Tag Archives: Health Care

Lacrosse Injury Prevention: High School Students Receive Sports Medicine And Injury Prevention Training At Seattle Public Schools Providing Additional Assistance To Athletic Trainers


Ballard High student Tamsyn Palmesano helps injured lacrosse player Amanda Bryan on Thursday. A sports medicine class gives Palmesano real-world training.

Ballard High student Tamsyn Palmesano helps injured lacrosse player Amanda Bryan on Thursday. A sports medicine class gives Palmesano real-world training.

The lacrosse player who rushed into the athletic trainer’s room Thursday afternoon at Ballard High School was a little panicked: She had just under five minutes to get her sore wrist taped up and get out onto the field.

With certified athletic trainer Loka Murphy already occupied, junior Tamsyn Palmesano calmly stepped in, taped up the girl’s wrist and sent her on her way with a minute to spare.

Ballard’s sports medicine program and similar ones at Chief Sealth and West Seattle high schools are still in the early stages, but district officials hope to build a two-year track that will prepare students for sports medicine careers by studying subjects such as anatomy, medical terminology and injury prevention.

 

http://seattlepi.nwsource.com/local/401843_sportsmedicine28.html

A year ago, Palmesano wouldn’t have been as confident in her ability to help treat the daily parade of students who come by looking for relief from minor injuries, aches and pains. But this is her third semester as a student in Murphy’s sports medicine classes, and she’s already received her Medic First Aid and CPR certification.
“Being in the training room is different than being in the classroom,” she said.

“You have to get the taping jobs right, get your terminology down … it’s really hands-on. But Loka’s always there to help you out if you need it.”

Ballard’s sports medicine program and similar ones at Chief Sealth and West Seattle high schools are still in the early stages, but district officials hope to build a two-year track that will prepare students for sports medicine careers by studying subjects such as anatomy, medical terminology and injury prevention.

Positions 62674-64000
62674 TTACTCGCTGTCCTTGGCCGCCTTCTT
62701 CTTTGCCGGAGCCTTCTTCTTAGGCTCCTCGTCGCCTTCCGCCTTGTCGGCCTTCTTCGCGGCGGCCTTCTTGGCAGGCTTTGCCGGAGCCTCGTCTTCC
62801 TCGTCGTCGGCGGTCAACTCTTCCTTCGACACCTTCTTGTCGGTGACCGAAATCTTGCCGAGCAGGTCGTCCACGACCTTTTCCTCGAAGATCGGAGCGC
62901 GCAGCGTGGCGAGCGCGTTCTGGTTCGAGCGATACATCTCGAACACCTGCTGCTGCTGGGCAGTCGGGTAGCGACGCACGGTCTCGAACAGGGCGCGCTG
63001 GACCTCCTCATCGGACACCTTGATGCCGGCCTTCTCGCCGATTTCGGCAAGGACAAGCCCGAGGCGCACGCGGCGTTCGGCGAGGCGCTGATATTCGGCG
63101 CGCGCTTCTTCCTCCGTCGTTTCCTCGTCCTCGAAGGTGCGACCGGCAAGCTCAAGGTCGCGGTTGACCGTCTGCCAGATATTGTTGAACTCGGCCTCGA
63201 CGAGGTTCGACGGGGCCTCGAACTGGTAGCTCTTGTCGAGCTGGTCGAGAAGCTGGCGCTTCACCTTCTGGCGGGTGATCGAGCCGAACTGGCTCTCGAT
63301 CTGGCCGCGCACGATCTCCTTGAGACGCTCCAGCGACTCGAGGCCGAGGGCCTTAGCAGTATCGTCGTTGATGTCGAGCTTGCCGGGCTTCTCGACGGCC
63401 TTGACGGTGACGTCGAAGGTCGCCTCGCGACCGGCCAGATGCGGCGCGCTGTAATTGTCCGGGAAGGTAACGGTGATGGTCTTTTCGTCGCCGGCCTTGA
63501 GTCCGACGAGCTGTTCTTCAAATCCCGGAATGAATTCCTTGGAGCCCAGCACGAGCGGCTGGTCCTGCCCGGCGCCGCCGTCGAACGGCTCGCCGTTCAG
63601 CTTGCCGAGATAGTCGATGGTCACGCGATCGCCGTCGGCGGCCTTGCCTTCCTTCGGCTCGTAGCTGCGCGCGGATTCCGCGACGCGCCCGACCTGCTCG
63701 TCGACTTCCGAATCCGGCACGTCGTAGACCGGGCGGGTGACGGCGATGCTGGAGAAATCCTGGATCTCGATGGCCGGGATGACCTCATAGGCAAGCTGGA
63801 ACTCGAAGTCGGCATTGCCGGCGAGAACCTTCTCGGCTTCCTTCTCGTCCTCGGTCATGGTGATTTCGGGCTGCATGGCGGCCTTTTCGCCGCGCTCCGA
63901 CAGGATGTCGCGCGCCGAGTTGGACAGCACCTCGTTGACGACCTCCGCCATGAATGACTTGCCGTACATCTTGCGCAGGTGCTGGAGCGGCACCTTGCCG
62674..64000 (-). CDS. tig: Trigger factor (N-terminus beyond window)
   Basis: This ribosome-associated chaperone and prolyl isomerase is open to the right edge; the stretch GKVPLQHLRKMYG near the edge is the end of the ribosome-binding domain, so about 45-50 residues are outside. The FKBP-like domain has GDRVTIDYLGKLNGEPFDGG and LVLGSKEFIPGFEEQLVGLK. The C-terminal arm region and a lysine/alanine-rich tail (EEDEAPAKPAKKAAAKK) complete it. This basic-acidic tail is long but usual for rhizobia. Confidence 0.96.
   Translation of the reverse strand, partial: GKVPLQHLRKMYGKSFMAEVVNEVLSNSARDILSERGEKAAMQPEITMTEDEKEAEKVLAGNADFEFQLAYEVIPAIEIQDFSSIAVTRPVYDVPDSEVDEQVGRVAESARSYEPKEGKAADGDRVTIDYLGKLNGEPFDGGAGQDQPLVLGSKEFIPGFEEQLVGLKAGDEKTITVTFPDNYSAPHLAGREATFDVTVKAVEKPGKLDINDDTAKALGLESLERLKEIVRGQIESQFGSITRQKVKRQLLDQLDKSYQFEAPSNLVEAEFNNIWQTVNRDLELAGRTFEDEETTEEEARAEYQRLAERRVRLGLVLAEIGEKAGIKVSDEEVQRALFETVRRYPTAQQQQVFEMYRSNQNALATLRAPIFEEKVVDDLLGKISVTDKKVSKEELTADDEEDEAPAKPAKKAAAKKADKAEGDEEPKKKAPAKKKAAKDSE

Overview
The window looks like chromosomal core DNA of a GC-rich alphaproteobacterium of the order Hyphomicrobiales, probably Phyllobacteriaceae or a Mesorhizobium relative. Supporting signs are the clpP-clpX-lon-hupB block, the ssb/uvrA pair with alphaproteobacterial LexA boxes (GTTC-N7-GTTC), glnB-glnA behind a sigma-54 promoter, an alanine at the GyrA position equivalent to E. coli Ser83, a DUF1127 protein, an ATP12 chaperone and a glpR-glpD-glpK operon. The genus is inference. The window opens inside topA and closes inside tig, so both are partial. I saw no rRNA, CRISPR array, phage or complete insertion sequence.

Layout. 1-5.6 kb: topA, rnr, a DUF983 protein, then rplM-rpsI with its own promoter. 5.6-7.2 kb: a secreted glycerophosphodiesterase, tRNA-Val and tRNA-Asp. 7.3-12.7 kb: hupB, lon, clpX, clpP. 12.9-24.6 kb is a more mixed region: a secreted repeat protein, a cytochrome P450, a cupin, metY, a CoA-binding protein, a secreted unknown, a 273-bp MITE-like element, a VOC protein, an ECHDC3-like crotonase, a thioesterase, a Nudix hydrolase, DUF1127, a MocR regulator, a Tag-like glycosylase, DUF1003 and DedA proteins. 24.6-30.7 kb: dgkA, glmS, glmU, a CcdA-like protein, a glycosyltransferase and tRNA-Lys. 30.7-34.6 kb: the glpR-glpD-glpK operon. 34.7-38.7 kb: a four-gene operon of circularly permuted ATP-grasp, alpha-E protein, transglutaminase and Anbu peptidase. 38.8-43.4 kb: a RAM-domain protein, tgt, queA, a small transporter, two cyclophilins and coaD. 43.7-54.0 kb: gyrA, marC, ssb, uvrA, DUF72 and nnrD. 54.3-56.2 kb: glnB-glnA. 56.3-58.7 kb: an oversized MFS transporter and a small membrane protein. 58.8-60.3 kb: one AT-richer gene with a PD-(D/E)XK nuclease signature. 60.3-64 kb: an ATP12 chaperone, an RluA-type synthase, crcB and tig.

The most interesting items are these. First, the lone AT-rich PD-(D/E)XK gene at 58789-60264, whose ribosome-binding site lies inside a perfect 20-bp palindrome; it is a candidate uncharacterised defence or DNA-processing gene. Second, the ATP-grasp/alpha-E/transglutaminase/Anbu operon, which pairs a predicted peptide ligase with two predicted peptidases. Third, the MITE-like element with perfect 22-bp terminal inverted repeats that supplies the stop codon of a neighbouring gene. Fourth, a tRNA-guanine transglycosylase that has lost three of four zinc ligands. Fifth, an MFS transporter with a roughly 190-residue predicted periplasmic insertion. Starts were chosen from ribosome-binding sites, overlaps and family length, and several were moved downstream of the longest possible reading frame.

Students can earn both high school and college credit for the courses, as well as pick up professional certifications and training in first aid, CPR and HIV/AIDS prevention.

Real-world experiences like Palmesano is getting are also an important part of the curriculum, said Roxanne Trees, a Seattle Public Schools career and technical education specialist who is helping develop the district’s sports medicine program.

“Teaching students to apply their knowledge as early as possible is going to help them meet these (challenges) that are ahead of them,” she said. “And students want more applied learning. … We link it to students’ futures so that it’s real for them, and I think they really do learn better.”

At Ballard, Murphy gives students a taste of what an athletic trainer’s job is like by inviting them to shadow him as he works at school sporting events. He also allows students in his advanced classes to help fellow students who come in to have their sore elbows iced, ankles wrapped or calves massaged in the school’s athletic training room after school.

“When they come in, I put them to work,” he jokes.

For student-athletes who have taken Murphy’s classes, the experience is particularly valuable. Senior Michael Tran, who runs for the track and cross-country teams, boosted his training regimen this year and had shin splints.

“Before Loka’s class, I didn’t know what to do. I just ran through it,” he said. Now, he said, he understands overtraining can exacerbate his injuries, and (reluctantly) he takes time off to rest and heal.

Seattle Children’s hospital, which contracts with Seattle Public Schools to provide part-time athletic trainers at the district’s high schools, has helped pay some of the startup costs, and a representative sits on the advisory board that oversees the district’s sports medicine programs.

The schools get about $1,500 a year for supplies, which at Ballard is supplemented by grants from the school’s foundation.

Still, with the district facing a projected budget shortfall next year, Murphy is kicking around the idea of organizing a 5K fundraising run in Ballard in May to help sustain the program. He grows animated when talking about the race, and about his ideas for next year’s classes.